[Deathpenalty] death penalty news------USA
rhalperi at mail.smu.edu
Sun Jul 29 20:11:56 CDT 2007
After Flawed Executions, States Draw Hoods Tighter
A Missouri doctor who had supervised more than 50 executions by lethal
injection testified last year that he sometimes gave condemned inmates
smaller doses of a sedative than the state's protocol called for,
explaining that he is dyslexic. "So it's not unusual for me to make
mistakes," said the doctor, who was referred to in court papers as John
The St. Louis Post-Dispatch identified him last July as Dr. Alan R.
Doerhoff, revealing that he had been a magnet for malpractice suits
arising from his day job as a surgeon and that two hospitals had revoked
his privileges. In September, a federal judge barred Dr. Doerhoff from
participating "in any manner, at any level, in the State of Missouri's
lethal injection process."
Naturally, state lawmakers took action to address the issue.
A new law, signed this month by Gov. Matt Blunt, makes it unlawful to
reveal "the identity of a current or former member of an execution team,"
and it allows executioners to sue anyone who names them.
The governor explained that the law "will protect those Missourians who
assist in fulfilling the state's execution process."
In the wake of several botched executions around the nation, often
performed by poorly trained workers, you might think that we would want to
know more, not less, about the government employees charged with
delivering death on behalf of the state.
But corrections officials say that executioners will face harassment or
worse if their identities are revealed, and that it is getting hard to
attract medically trained people to administer lethal injections, in part
because codes of medical ethics prohibit participation in executions.
The Missouri law addresses that point, too. It bars licensing boards from
taking disciplinary actions against doctors or nurses who participate in
The job of executioner has never been a high-status profession, of course,
which accounts for the hoods that hangmen wore. But in the old days, as
John D. Bessler wrote in a history of executions, killing condemned
prisoners "called for no expertise apart from the ability to tie a knot."
Lethal injections are different. They require executioners to insert
catheters and to prepare 3 chemicals and inject them, in the right dosage
and sequence, into intravenous lines. If the 1st chemical is ineffective
as a sedative, the other 2 are torturous.
Yet a federal judge in California found last year that prison execution
teams there had been poorly screened and included people who had been
disciplined for smuggling drugs and who had post-traumatic stress
In a decision a week ago Sunday, a state court judge in Florida, Carven D.
Angel, halted the execution of a death row inmate, saying, "We need to
have people with competence and experience" to perform executions.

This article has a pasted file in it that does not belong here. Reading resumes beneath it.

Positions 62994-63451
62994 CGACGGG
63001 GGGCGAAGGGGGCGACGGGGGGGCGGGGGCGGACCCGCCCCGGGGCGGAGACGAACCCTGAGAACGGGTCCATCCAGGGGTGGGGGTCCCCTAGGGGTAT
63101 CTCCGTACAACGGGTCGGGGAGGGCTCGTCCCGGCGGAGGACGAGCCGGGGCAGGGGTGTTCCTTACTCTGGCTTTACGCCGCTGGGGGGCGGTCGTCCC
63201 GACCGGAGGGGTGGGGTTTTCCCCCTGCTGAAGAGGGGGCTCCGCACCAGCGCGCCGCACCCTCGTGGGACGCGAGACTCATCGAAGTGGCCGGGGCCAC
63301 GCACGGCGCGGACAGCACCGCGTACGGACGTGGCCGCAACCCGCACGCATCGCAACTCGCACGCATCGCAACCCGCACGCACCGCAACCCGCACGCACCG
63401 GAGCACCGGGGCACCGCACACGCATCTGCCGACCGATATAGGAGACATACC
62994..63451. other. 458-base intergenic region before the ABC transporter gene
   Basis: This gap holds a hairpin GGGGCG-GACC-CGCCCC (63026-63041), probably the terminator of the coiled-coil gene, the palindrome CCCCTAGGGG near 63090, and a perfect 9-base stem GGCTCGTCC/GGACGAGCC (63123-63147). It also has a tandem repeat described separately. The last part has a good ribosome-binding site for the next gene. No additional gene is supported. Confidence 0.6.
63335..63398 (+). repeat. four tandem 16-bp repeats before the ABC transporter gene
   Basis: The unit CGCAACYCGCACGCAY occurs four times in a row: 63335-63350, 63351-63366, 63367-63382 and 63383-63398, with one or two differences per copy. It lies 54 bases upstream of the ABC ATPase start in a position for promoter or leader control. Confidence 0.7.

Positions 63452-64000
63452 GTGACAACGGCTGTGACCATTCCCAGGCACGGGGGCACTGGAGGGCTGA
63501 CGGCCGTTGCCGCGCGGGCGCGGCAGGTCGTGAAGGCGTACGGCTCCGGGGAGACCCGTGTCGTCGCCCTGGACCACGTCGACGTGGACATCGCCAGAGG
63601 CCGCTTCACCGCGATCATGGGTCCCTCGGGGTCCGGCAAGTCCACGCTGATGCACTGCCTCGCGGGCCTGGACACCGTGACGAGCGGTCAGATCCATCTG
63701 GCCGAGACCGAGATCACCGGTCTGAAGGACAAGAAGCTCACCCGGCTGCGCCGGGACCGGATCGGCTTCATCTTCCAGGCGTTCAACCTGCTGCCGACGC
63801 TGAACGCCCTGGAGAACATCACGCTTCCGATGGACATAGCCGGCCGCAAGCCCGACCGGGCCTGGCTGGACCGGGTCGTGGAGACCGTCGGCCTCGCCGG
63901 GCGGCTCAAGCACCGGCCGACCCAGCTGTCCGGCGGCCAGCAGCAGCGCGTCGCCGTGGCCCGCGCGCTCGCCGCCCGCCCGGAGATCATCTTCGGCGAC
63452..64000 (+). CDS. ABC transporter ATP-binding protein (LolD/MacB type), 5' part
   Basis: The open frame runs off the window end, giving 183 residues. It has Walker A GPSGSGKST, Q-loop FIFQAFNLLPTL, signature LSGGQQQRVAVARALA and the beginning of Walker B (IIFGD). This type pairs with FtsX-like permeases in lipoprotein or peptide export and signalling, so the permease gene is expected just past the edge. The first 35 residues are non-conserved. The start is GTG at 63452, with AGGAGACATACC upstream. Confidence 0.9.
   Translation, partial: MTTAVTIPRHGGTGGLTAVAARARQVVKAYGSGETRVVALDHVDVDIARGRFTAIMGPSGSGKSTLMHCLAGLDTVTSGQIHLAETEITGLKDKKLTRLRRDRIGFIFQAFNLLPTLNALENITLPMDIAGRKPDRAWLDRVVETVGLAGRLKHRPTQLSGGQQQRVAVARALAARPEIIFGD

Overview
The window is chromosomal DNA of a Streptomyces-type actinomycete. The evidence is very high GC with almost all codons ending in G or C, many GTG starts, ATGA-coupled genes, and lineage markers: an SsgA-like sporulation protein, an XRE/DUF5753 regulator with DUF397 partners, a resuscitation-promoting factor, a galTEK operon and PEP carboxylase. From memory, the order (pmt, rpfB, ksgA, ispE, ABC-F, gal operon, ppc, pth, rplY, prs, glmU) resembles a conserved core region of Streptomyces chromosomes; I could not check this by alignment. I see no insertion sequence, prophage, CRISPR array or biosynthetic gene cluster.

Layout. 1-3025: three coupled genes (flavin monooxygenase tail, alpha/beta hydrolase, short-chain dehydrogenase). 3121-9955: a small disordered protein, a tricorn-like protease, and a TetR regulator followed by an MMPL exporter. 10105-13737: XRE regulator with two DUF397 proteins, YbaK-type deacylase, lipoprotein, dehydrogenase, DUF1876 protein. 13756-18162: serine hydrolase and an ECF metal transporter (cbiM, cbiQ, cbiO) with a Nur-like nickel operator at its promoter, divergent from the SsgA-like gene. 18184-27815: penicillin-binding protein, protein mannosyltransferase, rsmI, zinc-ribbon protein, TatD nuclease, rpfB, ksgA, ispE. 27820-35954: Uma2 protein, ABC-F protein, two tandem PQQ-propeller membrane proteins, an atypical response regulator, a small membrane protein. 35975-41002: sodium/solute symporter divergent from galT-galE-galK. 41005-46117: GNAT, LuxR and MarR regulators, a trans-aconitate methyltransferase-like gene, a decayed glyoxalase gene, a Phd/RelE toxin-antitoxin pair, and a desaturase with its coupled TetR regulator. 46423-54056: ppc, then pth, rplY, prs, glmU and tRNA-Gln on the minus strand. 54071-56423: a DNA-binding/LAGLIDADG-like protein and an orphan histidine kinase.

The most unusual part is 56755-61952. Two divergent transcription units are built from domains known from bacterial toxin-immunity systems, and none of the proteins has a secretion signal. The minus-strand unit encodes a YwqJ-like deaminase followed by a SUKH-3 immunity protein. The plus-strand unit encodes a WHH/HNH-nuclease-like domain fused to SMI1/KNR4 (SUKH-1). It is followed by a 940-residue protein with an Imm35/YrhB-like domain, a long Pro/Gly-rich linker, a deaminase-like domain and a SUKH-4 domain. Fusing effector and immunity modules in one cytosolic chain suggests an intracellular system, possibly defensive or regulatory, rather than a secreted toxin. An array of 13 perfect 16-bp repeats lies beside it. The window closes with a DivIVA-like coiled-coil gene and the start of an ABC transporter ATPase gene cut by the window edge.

But, according to lethal injection procedures issued by Florida's
corrections department in May, there is only one job requirement to be an
executioner there: you must be "a person 18 years or older who is selected
by the warden to initiate the flow of lethal chemicals into the inmate."
Those credentials struck Judge Angel as a little thin.
"I don't think that any 18-year-old executioner," the judge said from the
bench, "with the pressure of a governor's warrant behind him to carry out
an execution, and with the pressure of the whole world - the press and the
whole world - in front of him and looking at him is going to have enough
experience and competence to stop an execution when it needs to be
The concern is not hypothetical. In December, Florida executioners had to
inject Angel N. Diaz, a convicted murderer, with a second dose of lethal
chemicals after the 1st set did not do the trick. It took Mr. Diaz 34
minutes to die, and witnesses said he continued to move, squint and mouth
words after the 1st dose hit.
It would be good to know more about who is performing executions in
Florida. But that state's law, like Missouri's, forbids the disclosure of
"information which identifies an executioner." Quite a few states have
similar laws, and a new Virginia law shielding executioners came into
effect this month.
A forceful and persuasive article published in the Fordham Law Review in
April argued for "a right to know who is hiding behind the hood."
Its author, Ellyde Roko, who will start her 3rd year of law school at
Fordham in the fall, said in an interview that society's interest in
knowing how the death penalty is administered should outweigh the
relatively flimsy interests supporting secrecy. "Not knowing who the
executioners are takes away a huge check on the system," she said.
A 2002 decision of the federal appeals court in San Francisco allowing the
press and public to view executions in California supports Ms. Roko's
"Even assuming an execution team member were identified by a witness, the
notion of retaliation is pure speculation," Judge Raymond C. Fisher wrote
for a unanimous 3-judge panel. "No execution team member has ever been
threatened or harmed by an inmate or by anyone outside the prison because
of his participation in an execution."
Indeed, Judge Fisher continued, there are far more likely targets for
retaliation, including the warden, the governor and the judges who
rejected the condemned prisoner's appeals. And all of their names are
"Executioner Identities: Toward Recognizing a Right to Know Who Is Hiding
Beneath the Hood" by Ellyde Roko (Fordham Law Review, April 2007)
California First Amendment Coalition v. Woodford, in which the United
States Court of Appeals for the Ninth Circuit ruled in 2002 that the
press and public have a First Amendment right to view executions.
(source: Column, Adam Liptak, New York Times)
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